Earlier, I wrote briefly about Robert-Houdin, who elevated the performance of magic from a crowd-gathering spectacle for the purpose of sales to a fine entertainment for the wealthy. In what has probably become the most frequently repeated magical quotation of all time, Robert-Houdin wrote that the sleight of hand artist is not juggler; rather, he is an actor playing the role of magician. I tried to put the line in the context of Robert-Houdin’s culture and times.
As with any great line, this one has taken on a life of its own, and 20th and 21st century entertainers have struggled to make sense of it in our times. So let’s put aside whatever we think Robert-Houdin intended or however we think his 19th century audience interpreted his words. Let’s look at it using our modern notions of magician and actor to see where it takes us.
Modern actors are steeped in the tradition of “method acting”. Method actors attempt to “become” their portrayed character by training themselves to think like the character, to understand the character’s life before the story even began, to move, to act, to desire to aspire just as that character would. The method actor becomes as close to really being that character as possible. From the audience’s point of view, we stop watching the actor and begin seeing the character.
Watch some older movies and you can begin to see the contrast between pre-method-acting and method-acting. I love the jarring effect of The Maltese Falcon, where Humphrey Bogart looks and acts like we expect a modern character actor to look and act. Most of the rest of the cast, however, are “old school” and are declaiming their lines in an awkward and hammy fit of over-acting (to our eyes and ears, at least).
Built into modern stage and cinema is the modern audience. When we watch a play or a movie, we have come to expect that characters emerge in a certain way. A Victorian actor, no matter how magnificent, would be jarring, awkward and unbelievable to the modern audience. We do have a few “character actors” who play pretty much the same character in every role, and that’s simply a special case today. Successful theatre and film today rely on the coordination of acting (and directing) styles with audience expectations and understanding.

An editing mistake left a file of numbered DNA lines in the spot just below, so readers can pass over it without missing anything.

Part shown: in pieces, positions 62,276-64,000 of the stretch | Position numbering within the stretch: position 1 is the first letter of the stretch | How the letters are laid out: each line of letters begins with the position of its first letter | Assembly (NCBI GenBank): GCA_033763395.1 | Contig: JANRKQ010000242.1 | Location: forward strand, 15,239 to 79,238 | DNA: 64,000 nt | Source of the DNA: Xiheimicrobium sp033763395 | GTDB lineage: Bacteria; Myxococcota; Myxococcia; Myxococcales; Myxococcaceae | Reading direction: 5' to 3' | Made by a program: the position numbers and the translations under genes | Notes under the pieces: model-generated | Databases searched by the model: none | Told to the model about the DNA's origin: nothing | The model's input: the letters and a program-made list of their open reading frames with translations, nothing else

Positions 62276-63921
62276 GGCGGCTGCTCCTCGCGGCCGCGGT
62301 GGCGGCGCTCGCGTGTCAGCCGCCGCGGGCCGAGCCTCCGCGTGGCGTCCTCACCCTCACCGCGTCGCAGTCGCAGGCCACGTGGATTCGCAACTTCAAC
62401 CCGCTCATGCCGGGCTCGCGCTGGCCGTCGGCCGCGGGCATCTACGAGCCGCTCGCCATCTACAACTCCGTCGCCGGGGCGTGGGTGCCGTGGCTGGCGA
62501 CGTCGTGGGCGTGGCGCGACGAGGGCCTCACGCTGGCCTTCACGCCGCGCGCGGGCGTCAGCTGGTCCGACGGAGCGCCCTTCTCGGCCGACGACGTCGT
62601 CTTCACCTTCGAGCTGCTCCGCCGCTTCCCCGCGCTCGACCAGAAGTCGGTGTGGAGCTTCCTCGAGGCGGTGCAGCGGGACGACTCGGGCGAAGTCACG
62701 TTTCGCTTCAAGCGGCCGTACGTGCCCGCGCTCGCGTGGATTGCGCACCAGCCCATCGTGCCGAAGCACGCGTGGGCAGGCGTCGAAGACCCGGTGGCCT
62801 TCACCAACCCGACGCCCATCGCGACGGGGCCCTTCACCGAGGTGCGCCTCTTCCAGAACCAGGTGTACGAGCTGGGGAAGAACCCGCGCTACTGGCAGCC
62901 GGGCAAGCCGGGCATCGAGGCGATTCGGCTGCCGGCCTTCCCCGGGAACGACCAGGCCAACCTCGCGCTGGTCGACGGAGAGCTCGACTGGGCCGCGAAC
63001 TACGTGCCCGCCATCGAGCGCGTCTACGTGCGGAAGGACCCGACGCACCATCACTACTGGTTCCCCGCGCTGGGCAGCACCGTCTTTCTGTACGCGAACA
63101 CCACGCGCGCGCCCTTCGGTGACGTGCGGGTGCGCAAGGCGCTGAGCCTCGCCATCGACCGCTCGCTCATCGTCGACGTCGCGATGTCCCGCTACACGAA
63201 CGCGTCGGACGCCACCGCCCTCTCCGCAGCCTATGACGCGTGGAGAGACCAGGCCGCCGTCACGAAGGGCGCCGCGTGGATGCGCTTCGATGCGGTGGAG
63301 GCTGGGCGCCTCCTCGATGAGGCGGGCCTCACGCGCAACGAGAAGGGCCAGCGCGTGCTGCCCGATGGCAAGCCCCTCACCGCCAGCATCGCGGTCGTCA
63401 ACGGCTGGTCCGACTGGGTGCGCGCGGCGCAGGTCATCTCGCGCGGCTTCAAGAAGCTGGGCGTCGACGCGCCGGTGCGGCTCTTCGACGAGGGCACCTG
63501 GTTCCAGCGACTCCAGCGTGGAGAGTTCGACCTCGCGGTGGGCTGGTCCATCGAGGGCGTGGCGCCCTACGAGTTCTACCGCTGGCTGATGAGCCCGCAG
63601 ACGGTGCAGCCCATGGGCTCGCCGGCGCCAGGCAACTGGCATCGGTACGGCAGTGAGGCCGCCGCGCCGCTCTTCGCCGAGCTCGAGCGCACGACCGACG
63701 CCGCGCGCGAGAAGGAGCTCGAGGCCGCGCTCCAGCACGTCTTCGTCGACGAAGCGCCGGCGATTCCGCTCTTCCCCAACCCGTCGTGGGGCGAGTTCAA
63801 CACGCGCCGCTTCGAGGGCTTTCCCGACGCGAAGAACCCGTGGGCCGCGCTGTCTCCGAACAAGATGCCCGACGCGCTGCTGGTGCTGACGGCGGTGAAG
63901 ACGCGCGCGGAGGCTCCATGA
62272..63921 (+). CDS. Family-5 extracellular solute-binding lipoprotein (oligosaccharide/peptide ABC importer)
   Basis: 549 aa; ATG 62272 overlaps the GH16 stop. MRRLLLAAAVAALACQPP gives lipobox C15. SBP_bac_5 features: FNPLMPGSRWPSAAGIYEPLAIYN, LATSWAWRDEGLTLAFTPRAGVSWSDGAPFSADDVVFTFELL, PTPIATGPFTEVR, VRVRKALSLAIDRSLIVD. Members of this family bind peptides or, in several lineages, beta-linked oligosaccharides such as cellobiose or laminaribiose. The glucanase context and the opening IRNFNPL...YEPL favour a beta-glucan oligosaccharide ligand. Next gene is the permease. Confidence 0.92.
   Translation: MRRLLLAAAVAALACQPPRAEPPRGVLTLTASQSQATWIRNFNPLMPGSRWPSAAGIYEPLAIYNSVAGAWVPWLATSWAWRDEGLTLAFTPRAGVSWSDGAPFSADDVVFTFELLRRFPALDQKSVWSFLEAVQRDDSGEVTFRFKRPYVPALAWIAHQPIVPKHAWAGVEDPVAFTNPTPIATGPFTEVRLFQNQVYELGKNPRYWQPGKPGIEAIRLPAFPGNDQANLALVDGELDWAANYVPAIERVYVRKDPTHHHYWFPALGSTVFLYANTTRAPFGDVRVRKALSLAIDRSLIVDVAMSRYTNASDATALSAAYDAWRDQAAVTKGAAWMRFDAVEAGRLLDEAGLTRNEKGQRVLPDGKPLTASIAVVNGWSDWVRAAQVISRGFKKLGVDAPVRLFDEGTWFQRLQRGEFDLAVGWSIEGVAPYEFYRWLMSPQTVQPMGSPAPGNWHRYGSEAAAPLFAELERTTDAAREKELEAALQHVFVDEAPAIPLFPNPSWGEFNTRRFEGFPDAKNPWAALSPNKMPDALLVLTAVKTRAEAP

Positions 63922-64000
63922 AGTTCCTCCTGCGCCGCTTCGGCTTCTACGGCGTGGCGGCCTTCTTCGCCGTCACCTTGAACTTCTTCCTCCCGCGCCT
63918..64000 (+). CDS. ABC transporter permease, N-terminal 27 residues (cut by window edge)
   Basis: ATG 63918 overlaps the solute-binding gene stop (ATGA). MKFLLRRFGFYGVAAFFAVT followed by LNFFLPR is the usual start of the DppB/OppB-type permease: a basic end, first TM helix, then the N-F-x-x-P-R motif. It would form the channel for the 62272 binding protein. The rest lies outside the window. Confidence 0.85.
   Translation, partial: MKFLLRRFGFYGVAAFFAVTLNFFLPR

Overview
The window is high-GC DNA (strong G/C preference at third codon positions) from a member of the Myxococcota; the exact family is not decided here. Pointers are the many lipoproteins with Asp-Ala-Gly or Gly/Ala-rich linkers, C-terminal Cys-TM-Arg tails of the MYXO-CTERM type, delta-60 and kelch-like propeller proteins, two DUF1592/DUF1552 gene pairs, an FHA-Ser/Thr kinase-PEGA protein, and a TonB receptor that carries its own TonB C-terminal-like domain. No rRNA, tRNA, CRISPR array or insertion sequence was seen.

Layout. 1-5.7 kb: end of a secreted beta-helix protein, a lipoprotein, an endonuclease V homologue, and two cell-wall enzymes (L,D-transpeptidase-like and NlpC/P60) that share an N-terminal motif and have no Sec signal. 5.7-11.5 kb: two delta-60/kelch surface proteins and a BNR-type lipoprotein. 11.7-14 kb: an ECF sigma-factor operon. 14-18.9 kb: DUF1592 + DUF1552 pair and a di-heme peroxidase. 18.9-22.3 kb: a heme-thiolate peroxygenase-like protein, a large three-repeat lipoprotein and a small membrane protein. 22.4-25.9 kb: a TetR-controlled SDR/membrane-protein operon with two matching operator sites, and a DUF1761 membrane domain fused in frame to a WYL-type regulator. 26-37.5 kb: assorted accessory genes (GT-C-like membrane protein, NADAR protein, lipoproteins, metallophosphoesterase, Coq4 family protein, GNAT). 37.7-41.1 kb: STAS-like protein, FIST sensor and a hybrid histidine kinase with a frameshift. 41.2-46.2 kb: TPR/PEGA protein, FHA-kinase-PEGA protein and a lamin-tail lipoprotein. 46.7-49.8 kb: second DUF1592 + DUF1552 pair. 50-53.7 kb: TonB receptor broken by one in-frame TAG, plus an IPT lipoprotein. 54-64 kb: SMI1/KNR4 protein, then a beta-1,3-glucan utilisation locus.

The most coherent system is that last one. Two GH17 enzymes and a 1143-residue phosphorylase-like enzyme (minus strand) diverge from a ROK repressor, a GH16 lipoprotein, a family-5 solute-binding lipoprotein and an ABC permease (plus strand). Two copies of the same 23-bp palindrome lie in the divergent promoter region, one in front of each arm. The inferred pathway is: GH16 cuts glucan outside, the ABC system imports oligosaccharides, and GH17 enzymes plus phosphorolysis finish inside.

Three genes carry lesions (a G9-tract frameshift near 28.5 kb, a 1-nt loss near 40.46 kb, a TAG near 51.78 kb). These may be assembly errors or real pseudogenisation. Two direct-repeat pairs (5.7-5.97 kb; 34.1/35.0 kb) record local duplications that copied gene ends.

Now think of the modern magician. I don’t mean your friend who just learned a few tricks (and she might be great, BTW). I mean somebody in the big leagues. David Copperfield. Derren Brown. Criss Angel. Each of these magicians has a well-defined character. When they perform, we know the kind of person they are, the sorts of things they say, the kinds of powers they exhibit. Deep down, everybody knows that they really don’t have extra-human powers. But when you watch them, you let go for a moment. You see the Magician do the impossible. And you believe. At least for a moment. And this is what Robert-Houdin means to me in the 21st century.
None of these famous magicians are jugglers or finger-flickers. They are all capable; don’t kid yourself. But what makes them magical is that they are actors, they have created a sort of “magical reality” in which we watch their characters do things that only the magical can achieve. If we’re stubborn, the magic recedes and we’re left with puzzles. Good puzzles, but not psychologically satisfying ones. When we let go, when we believe in the character on stage, we experience the thrill of living in a world of real magic, where a real magician showed us powers beyond mere mortals.
Nineteenth century audiences watched 19th century acting and they experienced a kind of magic that is no longer available to us. We need to believe that the magical character has the power to bring us 21st century magic.
I’ll close with a clip from one of my favourite magical method actors—the inimitable Pop Haydn. Pop’s skills are undeniable. But it’s his acting the part of a magician (with all sorts of human character flaws) that really makes the act memorable.